Kamala Harris has been sworn into office as the 49th vice president of the US, the first woman to hold the office in the nation’s history, as well as the first Black woman and first woman of South Asian descent to hold the title, among several of her barrier-breaking firsts in a country reeling from generations of racial injustice.
She was sworn in by Sonia Sotomayor, the first Latina Justice on the US Supreme Court.
Her inauguration, alongside 46th US president Joe Biden, follows the chaotic four-year governance of Donald Trump, who left the nation’s capital hours before the ceremony on 20 January.
The vice presidency of Ms Harris – a former prosecutor, district attorney, state attorney general and US senator, and the daughter of Indian and Jamaican immigrants – marks a critical milestone for political representation at an equally turbulent moment in American history.
Her election to the second-highest office in the executive branch arrives more than 50 years after the passage of the Voting Rights Act that sought to enfranchise Black Americans; nearly 50 years after Shirley Chisholm became the first woman and Black American to seek a major party presidential nomination; and more than 100 years following the ratification of the 19th amendment of the US constitution.
But the inauguration of Ms Harris marks just two weeks to the day a mob of insurrectionists – including white nationalists and far-right militants who ascribe to racist and antisemitic conspiracies – stormed into the chambers where she once sat, in a fatal attempt to undermine the votes of millions of Americans.
The insurrection, inspired by the former president’s lie that the election was “stolen” from his supporters, highlighted to the incoming administration that urgent action was required to dismantle the institutional crises that the previous administration had allowed to fester while coddling an extremist right-wing.
The country has seen human rights abuses at the US-Mexico border; the disenfranchisement of millions of voters; mass unemployment and congressional deadlock for relief; a rising climate emergency; police brutality; and more than 400,000 deaths from a growing public health crisis.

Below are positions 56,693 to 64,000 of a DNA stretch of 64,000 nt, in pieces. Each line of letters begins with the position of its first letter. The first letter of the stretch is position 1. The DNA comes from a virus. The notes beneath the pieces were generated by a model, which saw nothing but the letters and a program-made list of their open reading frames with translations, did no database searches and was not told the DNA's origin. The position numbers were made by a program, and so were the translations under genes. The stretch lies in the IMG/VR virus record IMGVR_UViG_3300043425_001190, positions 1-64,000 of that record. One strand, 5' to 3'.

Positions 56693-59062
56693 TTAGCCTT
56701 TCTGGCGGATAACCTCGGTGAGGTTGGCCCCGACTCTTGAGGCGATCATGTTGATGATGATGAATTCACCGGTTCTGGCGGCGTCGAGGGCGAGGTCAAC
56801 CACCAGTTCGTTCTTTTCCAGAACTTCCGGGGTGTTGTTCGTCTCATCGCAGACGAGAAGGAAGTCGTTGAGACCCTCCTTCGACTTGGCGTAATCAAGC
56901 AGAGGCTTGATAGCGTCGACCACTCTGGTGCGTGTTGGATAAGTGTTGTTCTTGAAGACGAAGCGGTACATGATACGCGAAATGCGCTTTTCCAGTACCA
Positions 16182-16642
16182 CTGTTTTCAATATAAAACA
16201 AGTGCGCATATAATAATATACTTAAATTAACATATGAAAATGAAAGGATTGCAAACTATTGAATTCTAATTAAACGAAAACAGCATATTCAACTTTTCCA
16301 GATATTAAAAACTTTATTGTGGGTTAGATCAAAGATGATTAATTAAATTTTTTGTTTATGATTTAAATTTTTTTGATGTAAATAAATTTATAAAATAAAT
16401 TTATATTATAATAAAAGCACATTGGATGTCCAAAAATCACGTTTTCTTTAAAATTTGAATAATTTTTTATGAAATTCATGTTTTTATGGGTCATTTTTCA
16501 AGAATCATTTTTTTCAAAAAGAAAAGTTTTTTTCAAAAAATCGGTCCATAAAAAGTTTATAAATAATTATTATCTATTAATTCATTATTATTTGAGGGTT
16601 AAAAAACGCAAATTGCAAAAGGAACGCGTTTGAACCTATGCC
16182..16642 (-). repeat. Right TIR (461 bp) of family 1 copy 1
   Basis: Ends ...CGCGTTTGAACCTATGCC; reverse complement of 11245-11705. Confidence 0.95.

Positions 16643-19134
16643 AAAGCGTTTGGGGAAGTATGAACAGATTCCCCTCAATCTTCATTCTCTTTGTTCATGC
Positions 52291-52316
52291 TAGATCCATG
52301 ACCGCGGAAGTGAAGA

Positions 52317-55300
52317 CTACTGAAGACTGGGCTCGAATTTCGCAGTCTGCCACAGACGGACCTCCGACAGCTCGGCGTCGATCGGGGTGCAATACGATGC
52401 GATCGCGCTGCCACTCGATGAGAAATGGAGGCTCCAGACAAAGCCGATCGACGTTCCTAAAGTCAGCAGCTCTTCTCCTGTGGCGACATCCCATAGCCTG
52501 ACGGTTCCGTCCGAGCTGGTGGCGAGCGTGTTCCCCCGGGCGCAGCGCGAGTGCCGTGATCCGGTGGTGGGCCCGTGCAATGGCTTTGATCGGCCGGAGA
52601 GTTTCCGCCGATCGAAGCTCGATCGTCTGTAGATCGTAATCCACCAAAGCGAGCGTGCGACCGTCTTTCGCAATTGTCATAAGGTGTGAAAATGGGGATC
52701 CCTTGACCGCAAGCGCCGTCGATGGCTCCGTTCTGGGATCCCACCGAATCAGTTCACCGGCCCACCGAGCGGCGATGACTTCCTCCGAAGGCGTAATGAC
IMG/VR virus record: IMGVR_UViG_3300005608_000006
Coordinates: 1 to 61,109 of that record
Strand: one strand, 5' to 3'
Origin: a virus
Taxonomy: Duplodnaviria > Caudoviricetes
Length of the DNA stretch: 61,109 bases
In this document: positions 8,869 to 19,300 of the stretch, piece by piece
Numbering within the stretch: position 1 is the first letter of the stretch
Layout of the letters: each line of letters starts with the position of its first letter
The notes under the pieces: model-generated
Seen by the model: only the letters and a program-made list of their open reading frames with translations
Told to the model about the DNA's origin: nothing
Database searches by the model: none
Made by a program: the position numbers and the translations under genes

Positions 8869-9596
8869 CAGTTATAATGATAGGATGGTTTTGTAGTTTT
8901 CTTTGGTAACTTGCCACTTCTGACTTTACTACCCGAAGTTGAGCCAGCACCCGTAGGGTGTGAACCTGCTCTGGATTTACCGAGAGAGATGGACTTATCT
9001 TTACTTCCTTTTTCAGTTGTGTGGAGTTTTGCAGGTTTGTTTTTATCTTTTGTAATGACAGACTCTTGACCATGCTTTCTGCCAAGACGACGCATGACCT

Today, Eugene Goodman – a US Capitol police officer who faced a mob of rioters inside the halls of Congress – escorted the vice president to the steps of the building, where she was sworn in.
Speaking from the reflecting pool in front of the Lincoln Memorial on Tuesday night, Ms Harris invoked the incoming administration’s months-long appeal for national unity, underscoring America’s deep divisions but seeing a light at the end of the tunnel.
“For many months, we have grieved by ourselves,” she said. “Tonight, we grieve and begin healing together. Though we may be physically separated, we the American people are united in spirit. My abiding hope, my abiding prayer, is we emerge from this ordeal with a new wisdom.”
It’s a moment that will require President Biden to rely on Vice President Harris to take on an active, central role in the administration.
Mr Biden, looking to his formative relationship with former president Barack Obama, has said he wants his vice president to “be the last voice in the room”.
But that role will not be limited to the White House. He will need definitive support from a divided Congress to pass critical legislation that’s essential to his agenda. Ms Harris can cast tie-breaking votes in the US Senate, which now has a slim Democratic majority.
The Senate filibuster will require legislation to receive 60 votes to pass, but the White House and new Senate majority leader Chuck Schumer – taking the mantle from Mitch McConnell – are likely to rely on budget reconciliation, which stymies the filibuster and allows for legislation to pass with 51 votes.